If your certificated aircraft needs a replacement part that’s ridiculously expensive or downright unobtainable, the FAA will allow you to produce one yourself.
The 1960s and 1970s were the biggest years for production of piston GA airplanes. By the peak production year of 1979, manufacturers like Beech, Cessna, Mooney, Piper, and others were pushing new airplanes out the door as fast as they could, and owners were snapping up all they could produce. All this came to a crashing halt in the early 80s, when the effects of a double-dip recession were magnified by passage of massive tax reforms that eliminated financial incentives to buy new airplanes. Piston GA manufacturing all but ceased altogether, and it has never really recovered.
It’s no surprise, then, that most of the piston GA aircraft flying today are between 30 and 50 years old. Keeping these aircraft flying is becoming more challenging every year, particularly with respect to finding replacement parts. Some manufacturers—notably Cessna—continue to do a far better job of keeping replacement parts available for these decades-old, out-of-production aircraft than we have any right to expect. Some other manufacturers (who shall remain nameless) don’t support their legacy aircraft nearly as well. Many parts are becoming breathtakingly expensive, and some are simply unobtainable at any price.
For those parts that are available from the manufacturer, pricing seems to invert the normal laws of supply and demand. Parts that deteriorate or wear out quickly and need to be replaced frequently are often priced reasonably (at least by aircraft standards), but parts that need replacement only rarely can cost a king’s ransom. There’s a certain perverse logic to this. The cost of parts is often a function of how many are produced. If a manufacturer only sells one or two of a particular part number in a year, the cost of keeping that part in production can easily get out of hand.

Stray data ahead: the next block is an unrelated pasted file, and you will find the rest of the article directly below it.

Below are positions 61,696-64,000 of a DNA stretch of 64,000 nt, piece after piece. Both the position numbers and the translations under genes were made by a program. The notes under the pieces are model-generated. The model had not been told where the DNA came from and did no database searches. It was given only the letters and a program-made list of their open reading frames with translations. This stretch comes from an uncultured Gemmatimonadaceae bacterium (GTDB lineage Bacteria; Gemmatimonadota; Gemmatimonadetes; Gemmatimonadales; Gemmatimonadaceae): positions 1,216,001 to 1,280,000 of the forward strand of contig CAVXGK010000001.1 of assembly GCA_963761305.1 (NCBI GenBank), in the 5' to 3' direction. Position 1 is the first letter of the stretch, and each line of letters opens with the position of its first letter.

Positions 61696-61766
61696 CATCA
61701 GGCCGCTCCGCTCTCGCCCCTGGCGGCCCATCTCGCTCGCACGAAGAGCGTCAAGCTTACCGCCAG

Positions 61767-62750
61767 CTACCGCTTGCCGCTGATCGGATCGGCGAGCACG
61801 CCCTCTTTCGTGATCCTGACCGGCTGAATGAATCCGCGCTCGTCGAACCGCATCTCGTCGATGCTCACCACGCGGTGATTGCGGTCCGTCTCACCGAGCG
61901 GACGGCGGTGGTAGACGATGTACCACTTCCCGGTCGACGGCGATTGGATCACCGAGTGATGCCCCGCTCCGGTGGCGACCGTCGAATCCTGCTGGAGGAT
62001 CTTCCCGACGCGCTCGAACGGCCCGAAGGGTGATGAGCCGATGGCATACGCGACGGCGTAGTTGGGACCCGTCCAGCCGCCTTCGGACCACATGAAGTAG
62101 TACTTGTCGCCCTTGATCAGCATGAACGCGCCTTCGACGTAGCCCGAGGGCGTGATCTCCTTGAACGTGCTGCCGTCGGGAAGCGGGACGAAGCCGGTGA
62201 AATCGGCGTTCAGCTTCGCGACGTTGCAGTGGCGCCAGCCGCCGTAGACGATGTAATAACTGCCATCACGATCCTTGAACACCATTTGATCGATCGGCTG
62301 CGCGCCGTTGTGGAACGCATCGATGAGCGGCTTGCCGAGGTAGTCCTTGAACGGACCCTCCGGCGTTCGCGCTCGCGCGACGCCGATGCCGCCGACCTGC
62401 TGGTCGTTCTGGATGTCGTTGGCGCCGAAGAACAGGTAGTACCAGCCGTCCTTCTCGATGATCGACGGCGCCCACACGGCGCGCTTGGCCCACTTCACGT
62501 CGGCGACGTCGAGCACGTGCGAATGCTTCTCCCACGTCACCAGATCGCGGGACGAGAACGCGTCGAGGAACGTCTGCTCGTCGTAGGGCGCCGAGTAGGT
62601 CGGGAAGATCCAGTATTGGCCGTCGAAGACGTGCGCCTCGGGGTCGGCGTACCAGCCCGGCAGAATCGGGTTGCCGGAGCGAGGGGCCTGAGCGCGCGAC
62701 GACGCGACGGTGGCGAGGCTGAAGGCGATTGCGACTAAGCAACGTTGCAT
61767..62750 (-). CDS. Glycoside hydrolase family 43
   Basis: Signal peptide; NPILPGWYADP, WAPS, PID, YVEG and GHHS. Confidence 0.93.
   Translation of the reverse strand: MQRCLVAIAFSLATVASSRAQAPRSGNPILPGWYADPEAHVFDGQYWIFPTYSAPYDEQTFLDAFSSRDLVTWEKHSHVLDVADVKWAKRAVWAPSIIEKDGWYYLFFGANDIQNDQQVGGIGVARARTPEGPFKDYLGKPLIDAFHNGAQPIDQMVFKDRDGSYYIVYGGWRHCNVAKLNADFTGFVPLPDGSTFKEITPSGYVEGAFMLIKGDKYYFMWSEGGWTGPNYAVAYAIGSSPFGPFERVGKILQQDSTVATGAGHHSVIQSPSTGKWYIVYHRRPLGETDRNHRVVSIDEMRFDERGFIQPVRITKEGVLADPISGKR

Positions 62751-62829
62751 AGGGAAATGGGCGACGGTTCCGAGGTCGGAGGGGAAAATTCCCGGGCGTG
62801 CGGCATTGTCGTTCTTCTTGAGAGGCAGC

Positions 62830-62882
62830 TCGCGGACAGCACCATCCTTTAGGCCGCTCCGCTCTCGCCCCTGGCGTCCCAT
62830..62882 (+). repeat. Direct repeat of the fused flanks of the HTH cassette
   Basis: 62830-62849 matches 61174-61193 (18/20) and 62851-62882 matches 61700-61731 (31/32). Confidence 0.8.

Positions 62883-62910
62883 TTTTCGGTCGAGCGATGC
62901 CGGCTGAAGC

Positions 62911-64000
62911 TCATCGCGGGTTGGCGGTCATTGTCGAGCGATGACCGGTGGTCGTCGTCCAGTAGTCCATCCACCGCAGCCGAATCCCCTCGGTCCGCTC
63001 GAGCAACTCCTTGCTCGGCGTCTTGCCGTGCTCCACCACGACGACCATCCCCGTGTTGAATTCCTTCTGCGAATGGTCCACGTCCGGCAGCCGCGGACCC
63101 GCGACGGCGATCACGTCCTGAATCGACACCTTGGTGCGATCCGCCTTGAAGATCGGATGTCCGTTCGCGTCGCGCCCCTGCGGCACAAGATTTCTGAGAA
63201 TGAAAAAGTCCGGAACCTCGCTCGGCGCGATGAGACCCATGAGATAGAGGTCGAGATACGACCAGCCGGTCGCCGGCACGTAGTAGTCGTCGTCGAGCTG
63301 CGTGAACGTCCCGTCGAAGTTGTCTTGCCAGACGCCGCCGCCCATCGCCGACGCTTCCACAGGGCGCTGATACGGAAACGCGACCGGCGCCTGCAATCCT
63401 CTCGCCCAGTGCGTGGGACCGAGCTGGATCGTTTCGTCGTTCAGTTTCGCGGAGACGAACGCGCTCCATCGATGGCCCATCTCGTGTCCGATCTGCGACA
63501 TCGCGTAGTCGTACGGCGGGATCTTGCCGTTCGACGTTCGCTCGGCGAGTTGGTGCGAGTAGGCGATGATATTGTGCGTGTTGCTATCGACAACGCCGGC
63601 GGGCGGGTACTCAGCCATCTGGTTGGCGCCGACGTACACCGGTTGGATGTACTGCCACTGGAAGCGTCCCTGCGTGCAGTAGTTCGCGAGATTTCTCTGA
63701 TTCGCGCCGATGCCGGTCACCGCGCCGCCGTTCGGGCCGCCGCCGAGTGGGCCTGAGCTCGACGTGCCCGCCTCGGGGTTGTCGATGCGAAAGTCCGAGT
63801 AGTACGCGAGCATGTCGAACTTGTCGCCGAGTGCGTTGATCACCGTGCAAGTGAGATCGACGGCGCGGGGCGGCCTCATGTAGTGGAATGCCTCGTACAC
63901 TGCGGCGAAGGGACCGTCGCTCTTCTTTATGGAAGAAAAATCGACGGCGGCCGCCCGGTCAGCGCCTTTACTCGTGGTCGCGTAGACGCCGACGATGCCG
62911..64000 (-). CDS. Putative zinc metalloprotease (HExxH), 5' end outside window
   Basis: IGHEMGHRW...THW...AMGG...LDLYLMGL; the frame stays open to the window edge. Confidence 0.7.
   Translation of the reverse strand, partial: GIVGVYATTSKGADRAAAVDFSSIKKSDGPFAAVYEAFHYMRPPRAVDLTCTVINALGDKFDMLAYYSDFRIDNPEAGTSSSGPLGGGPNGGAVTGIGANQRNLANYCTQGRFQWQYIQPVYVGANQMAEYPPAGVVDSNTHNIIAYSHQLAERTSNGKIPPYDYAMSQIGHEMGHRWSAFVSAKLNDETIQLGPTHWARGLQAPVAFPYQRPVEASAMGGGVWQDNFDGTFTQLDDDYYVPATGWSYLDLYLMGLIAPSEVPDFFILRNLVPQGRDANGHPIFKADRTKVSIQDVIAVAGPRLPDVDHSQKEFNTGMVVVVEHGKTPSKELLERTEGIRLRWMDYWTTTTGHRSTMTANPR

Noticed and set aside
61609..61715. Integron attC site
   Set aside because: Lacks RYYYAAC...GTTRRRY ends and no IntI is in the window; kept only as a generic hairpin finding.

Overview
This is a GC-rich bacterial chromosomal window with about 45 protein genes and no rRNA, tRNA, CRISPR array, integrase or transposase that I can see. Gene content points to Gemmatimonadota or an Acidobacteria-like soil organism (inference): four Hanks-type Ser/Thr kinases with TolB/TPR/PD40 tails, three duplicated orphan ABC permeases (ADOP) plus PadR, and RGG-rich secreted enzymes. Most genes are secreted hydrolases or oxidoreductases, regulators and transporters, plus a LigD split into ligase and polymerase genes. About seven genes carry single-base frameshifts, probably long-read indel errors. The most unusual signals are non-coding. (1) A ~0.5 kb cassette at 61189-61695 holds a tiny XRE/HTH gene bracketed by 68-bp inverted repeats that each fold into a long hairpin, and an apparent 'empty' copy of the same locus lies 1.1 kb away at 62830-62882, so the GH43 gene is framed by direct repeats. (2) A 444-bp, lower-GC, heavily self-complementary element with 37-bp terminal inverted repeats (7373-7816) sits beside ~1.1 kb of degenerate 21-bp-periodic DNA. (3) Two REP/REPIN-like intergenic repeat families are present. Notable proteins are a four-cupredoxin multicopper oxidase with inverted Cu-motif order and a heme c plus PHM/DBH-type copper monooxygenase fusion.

Alternatives to OEM parts
The cost of high-volume replacement parts is also kept within reason by competition from third-party sources that manufacture replacement parts under an FAA Parts Manufacturer Approval (PMA). A company (other than the manufacturer) that wants to make and sell replacement parts for installation on certificated aircraft must apply to the FAA for permission to do so, and must convince the FAA that their parts are equivalent in form, fit and function to the original equipment manufacturer (OEM) parts they replace, and that their specifications and quality control procedures will ensure that the parts they produce are of equal or better quality than the OEM parts. If these requirements are met, the FAA will issue the company a PMA authorizing them to enter the replacement parts business. Such PMA parts are often less expensive than those from the factory, and generally they’re every bit as good as—and sometimes actually better than—OEM parts.
Generally, companies will only go through the expense and hassle of applying for a PMA for parts that are in reasonably high demand. If you need an often-replaced part like a seat track or flap roller or fuel bladder or wheel fairing or muffler or wingtip or windshield, you often have PMA alternatives to buying a part from Beech or Cessna or Piper.
On the other hand, if you need a new wing rib or elevator trailing edge or cowl flap or landing gear trunion, the original equipment manufacturer (OEM) is likely the only source…if indeed the part you need is available at all. If it is, be prepared for serious sticker shock.